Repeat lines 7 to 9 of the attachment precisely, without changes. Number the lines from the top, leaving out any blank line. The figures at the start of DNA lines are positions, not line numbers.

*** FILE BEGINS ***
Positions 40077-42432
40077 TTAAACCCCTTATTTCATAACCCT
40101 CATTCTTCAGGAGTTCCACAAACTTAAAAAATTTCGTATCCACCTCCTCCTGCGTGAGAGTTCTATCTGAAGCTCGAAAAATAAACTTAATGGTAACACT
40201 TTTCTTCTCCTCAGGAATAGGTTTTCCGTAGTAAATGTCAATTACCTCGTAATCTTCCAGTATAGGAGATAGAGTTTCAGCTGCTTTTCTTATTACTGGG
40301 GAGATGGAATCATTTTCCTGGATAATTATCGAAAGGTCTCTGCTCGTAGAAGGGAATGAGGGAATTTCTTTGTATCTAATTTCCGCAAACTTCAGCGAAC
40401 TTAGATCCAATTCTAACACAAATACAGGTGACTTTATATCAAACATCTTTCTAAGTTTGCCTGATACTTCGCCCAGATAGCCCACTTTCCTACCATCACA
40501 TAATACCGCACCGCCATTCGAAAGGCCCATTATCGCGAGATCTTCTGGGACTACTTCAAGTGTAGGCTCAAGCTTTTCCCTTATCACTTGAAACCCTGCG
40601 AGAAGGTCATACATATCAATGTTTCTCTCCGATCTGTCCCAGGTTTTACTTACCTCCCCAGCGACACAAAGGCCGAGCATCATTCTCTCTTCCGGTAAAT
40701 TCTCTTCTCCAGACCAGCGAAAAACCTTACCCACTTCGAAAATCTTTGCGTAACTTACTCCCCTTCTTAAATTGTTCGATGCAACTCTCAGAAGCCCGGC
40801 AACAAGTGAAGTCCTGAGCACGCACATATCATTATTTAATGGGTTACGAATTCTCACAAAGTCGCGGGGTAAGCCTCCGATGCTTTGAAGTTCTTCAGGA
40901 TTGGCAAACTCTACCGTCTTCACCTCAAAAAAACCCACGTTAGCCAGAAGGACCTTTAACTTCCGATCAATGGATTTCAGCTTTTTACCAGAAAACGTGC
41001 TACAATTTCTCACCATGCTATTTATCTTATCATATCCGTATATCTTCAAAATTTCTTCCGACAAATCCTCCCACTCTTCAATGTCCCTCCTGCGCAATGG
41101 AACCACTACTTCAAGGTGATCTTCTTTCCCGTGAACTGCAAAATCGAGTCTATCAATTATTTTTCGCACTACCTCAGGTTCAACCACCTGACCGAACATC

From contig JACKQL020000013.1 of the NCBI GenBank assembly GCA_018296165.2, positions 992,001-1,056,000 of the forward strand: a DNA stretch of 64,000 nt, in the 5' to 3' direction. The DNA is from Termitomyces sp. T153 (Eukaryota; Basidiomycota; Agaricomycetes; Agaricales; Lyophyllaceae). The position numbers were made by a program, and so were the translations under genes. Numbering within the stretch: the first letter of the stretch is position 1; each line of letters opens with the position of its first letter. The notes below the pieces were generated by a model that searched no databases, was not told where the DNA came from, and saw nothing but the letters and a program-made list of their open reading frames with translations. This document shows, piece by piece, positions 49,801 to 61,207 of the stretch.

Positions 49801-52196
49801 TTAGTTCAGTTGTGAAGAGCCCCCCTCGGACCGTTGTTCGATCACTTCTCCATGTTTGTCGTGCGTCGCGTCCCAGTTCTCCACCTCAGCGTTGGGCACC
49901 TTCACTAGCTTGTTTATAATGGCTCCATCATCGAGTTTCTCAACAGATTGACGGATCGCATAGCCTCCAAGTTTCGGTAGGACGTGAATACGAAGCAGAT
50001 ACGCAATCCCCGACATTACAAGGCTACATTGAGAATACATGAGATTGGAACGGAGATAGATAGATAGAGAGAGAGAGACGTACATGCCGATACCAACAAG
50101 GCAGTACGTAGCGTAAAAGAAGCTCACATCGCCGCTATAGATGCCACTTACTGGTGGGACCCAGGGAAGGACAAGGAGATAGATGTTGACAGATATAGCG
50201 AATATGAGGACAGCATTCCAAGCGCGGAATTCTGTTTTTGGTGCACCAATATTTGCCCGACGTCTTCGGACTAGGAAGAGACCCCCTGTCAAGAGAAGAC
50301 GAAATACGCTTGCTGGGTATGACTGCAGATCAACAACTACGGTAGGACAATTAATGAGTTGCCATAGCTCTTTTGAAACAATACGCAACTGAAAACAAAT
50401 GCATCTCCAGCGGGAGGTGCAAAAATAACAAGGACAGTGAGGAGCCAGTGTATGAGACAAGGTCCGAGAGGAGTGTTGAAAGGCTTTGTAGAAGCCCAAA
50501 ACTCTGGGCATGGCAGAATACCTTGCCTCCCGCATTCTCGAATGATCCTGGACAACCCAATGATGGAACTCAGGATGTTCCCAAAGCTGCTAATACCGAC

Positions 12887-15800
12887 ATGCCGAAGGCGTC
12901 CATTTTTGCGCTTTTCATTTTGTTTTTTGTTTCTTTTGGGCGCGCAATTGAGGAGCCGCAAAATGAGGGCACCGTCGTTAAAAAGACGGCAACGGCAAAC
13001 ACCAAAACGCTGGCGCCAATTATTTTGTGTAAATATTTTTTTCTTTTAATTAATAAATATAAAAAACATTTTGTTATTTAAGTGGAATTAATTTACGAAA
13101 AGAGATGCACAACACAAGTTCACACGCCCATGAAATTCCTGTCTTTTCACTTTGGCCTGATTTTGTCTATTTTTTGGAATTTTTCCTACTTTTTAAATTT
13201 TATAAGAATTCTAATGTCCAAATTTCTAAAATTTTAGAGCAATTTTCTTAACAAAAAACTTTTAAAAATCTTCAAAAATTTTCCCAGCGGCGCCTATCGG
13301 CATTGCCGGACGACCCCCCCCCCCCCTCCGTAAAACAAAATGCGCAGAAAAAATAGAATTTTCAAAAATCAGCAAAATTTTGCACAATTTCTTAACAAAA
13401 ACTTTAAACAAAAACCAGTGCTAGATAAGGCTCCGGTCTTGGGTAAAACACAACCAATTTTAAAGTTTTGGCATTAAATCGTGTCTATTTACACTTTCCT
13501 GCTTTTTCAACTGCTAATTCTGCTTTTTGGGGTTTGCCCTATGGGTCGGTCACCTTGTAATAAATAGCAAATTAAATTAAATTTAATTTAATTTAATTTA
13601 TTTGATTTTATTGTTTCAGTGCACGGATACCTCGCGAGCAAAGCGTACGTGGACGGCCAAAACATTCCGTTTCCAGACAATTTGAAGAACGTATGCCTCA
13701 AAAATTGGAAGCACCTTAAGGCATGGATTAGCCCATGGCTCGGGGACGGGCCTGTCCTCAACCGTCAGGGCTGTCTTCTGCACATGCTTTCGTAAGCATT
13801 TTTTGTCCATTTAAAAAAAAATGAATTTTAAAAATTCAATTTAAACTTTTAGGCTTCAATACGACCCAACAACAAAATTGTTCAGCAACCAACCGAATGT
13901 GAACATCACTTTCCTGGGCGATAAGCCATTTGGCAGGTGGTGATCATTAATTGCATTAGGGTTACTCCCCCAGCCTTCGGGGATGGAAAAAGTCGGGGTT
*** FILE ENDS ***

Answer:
40501 TAATACCGCACCGCCATTCGAAAGGCCCATTATCGCGAGATCTTCTGGGACTACTTCAAGTGTAGGCTCAAGCTTTTCCCTTATCACTTGAAACCCTGCG
40601 AGAAGGTCATACATATCAATGTTTCTCTCCGATCTGTCCCAGGTTTTACTTACCTCCCCAGCGACACAAAGGCCGAGCATCATTCTCTCTTCCGGTAAAT
40701 TCTCTTCTCCAGACCAGCGAAAAACCTTACCCACTTCGAAAATCTTTGCGTAACTTACTCCCCTTCTTAAATTGTTCGATGCAACTCTCAGAAGCCCGGC